Sample The General, from Compass Box, blind and you’ll be searching to identify the category of this spirit even while it has a name that suggests it’s in charge of whatever army it hails from. It telegraphs the fruit and flowers of a Cognac, while still bringing off the spice of an Island malt and the wine and nuts of a vintage Port. Complex, with hard candy, Christmas pudding, bread dough and a hint of sharp cheese, it finishes exceptionally long with smacks of tangerines and a dusting of cinnamon. This soldier is blended Scotch, the product, the company says, of marrying “two ridiculously rare” blended parcels, one 33 years old and the other, the bottler strongly hints, is even older.
Often relegated to lower shelves, Scotch blends have been making their mark of late with exquisite expressions, sometimes in limited releases, that tease at how good this category can be. Introduced in March with 1,698 bottles ($300, 106.8 proof), The General is already gone. Don’t despair. Johnnie Walker moved in the opposite direction, making its Platinum Label ($110, 80 proof), previously only sold in the U.K., available in the United States as well. Every Scotch region bagpipes up in this 18-year-old of cascading complexity, with its flavors of fruit, graham cracker, sea spray and smoke. Yet it manages the smoothness of a blend.
Cutty Sark has stepped away from its familiar light-and-bright taste profile, exploring its sometimes naughty past with Prohibition Edition ($30, 100 proof), a blend that harks back to the fuller, more honey, caramel and spice flavors of the era before it started blending for the American market. It’s part of a trend that’s seen a number of malts step up with bolder flavors. The filling out of the Dewar’s stable with 12-year-old ($28), 18-year-old ($79.99) and Signature ($200, all 80 proof) has added richer toffee, butter, doughy and spicy notes to its honey and citrus profile.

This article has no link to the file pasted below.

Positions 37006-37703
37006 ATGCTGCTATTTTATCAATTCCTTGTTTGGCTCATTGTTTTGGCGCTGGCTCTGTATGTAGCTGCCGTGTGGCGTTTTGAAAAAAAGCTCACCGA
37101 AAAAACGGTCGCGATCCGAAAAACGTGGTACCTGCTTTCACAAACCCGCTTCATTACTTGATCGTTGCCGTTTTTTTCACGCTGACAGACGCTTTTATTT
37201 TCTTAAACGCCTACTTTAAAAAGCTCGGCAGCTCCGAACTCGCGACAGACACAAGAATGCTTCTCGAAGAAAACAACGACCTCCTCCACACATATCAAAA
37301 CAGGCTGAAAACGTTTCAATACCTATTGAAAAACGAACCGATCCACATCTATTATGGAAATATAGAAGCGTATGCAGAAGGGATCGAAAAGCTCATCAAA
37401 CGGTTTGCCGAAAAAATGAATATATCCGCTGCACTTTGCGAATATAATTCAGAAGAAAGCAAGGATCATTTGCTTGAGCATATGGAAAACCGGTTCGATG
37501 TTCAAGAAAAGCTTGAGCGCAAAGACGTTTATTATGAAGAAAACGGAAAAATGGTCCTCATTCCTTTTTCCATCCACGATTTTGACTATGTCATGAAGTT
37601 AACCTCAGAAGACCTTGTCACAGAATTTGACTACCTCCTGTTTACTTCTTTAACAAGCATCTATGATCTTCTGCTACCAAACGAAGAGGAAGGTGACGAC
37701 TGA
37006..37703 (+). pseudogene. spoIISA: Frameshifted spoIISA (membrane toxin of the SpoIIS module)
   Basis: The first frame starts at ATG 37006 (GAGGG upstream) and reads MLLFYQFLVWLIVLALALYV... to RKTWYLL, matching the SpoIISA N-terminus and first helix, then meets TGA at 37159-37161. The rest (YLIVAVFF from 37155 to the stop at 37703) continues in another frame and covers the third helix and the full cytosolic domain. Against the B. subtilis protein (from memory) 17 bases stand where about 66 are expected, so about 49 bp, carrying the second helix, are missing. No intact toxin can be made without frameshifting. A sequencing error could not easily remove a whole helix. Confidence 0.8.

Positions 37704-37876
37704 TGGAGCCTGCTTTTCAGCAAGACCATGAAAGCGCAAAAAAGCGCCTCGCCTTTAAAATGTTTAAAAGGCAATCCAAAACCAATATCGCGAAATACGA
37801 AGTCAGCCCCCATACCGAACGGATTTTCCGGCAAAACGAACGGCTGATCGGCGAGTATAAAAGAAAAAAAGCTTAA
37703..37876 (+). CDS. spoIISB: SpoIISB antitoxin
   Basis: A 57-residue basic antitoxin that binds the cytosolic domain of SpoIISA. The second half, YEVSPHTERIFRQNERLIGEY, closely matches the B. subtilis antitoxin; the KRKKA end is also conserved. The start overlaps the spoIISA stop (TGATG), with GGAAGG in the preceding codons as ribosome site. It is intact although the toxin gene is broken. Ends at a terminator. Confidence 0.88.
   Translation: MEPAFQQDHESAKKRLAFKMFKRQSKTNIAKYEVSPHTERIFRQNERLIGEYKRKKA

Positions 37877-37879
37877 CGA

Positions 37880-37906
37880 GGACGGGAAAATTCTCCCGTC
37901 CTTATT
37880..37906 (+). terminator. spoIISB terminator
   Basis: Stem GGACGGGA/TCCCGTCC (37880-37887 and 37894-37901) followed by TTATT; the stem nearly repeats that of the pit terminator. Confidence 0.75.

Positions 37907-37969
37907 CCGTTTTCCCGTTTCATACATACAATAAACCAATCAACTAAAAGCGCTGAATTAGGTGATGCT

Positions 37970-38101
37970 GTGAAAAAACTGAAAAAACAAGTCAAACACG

Smokier is another direction, and Famous Grouse has its Black ($30, 80 proof) and Johnnie Walker its Double Black ($42, 80 proof), both of which layer on the peaty taste of Islay. While advanced age has long been explored with exquisite blends like Chivas Regal’s 21-year-old Royal Salute ($200, 80 proof) and William Grant 25-year-old ($300, 80 proof), the vogue for no-age-statements among single malts is also taking hold with blends, as Johnnie Walker replaced its Gold Label (an 18-year-old) with Gold Label Reserve ($87, 80 proof) without maturation designation. Chivas Regal, however, is holding firm with its own 18-year-old entry ($75, 80 proof).
However you blend it, the current direction pays dividends when mixed with cigars.